April 2016 - The aviation sector has grown apace in the past 50 years, and forecasts say this trend will continue. The big aircraft manufacturers expect the number of aircraft in operation to double between 2015 and 2034. This growth is driven by market developments in both emerging economies and developing countries due to the drop in the cost of air travel and air transport. Given its exceptionally high emission reduction potential, Asia stands out from the crowd.
To ensure that the aviation sector also contributes to efforts to mitigate climate change, the Chinese government has announced that in addition to all other emission-intensive industries, aviation will also be integrated into the national emissions trading scheme (ETS) scheduled to enter into force in 2017. In response to the announcement, and on behalf of the Federal German Ministry for the Environment, Nature Conservation and Nuclear Safety (BMU), AHK Greater China Beijing invited both industry representatives and environmental experts to a network meeting on April 6. In presentations before the 30-strong audience, two experts explained the aviation sector’s emission reduction potential and addressed its integration into the Chinese ETS.
The first speaker, Robert Early from MotionECO, gave a summary of historical developments in the aviation sector and outlined current policy trends. Under the auspices of the United Nations International Civil Aviation Organisation (ICAO), member countries have agreed to halt growth in net CO2 emissions from aviation with effect from 2020. This target is to be achieved both by developing efficiency standards and by using a global market-based mechanism which allows certified emission reductions from climate change mitigation activities conducted on the ground to be used to offset emissions that exceed the aviation target.
The second speaker, Dr. Zhou Jian from the Institute of Energy, Environment and Economy at Tsinghua University, gave a presentation on the status of current research and the findings of analyses conducted on integrating aviation into the national ETS. China reduced its CO2 intensity in relation to GDP by 33.8 percent between 2005 and 2013. It now aims to magnify the reduction relative to 2005 to 45 percent by 2020. However, in relation to GDP, China’s carbon dioxide emissions are still more than twice the global average, thus offering tremendous further scope for reduction. But far greater effort is needed if China is to achieve its long-term target. Reform of the market mechanisms and the introduction of a national ETS which includes the aviation sector in 2017 are thus key components of China’s climate change mitigation strategy.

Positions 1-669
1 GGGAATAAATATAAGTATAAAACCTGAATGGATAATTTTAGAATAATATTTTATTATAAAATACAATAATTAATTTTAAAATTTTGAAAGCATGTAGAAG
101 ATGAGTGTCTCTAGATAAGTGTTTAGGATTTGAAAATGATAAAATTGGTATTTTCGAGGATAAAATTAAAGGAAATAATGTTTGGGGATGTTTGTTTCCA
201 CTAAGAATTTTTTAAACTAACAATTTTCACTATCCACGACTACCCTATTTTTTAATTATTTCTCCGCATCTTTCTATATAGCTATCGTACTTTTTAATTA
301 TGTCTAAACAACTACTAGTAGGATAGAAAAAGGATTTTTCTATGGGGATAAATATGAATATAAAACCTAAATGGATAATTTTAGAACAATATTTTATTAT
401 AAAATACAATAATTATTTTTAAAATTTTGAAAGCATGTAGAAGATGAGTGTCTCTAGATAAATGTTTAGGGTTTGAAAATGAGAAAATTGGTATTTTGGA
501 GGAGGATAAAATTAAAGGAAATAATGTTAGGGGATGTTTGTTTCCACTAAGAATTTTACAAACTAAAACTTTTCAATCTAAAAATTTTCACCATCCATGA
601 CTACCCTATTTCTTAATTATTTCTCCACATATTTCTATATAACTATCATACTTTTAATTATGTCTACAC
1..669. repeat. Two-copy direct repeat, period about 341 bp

CO2 emissions in the Chinese aviation sector are to be reduced by seven percent in air transport and 15 percent at airports between 2015 and 2020. The big challenge here is to select an appropriate emission certificate allocation system. When it comes to effectively integrating the aviation sector into the ETS, Dr. Zhou sees further need for research due to a lack of reliable data. He also called for research to develop demand for certificates from various actors along with suitable accounting methodologies for use in certificate allocation.
In the ensuing discussion, it became clear that not all issues concerning integration of the aviation sector into the Chinese ETS have been sufficiently investigated. One topic that gave rise to particularly heated debate was the climate change mitigation contribution from the use of biofuels in aviation. It was felt that further research was needed, particularly regarding the quality of biofuels, and that pilot projects could be used to gain much-needed experience in practice.
An in-depth report on the network meeting is contained in the April issue of the Econet Monitor magazine published by the environment experts at AHK Greater China in Beijing. The article is available for download here.
Note: The publication is available only in German.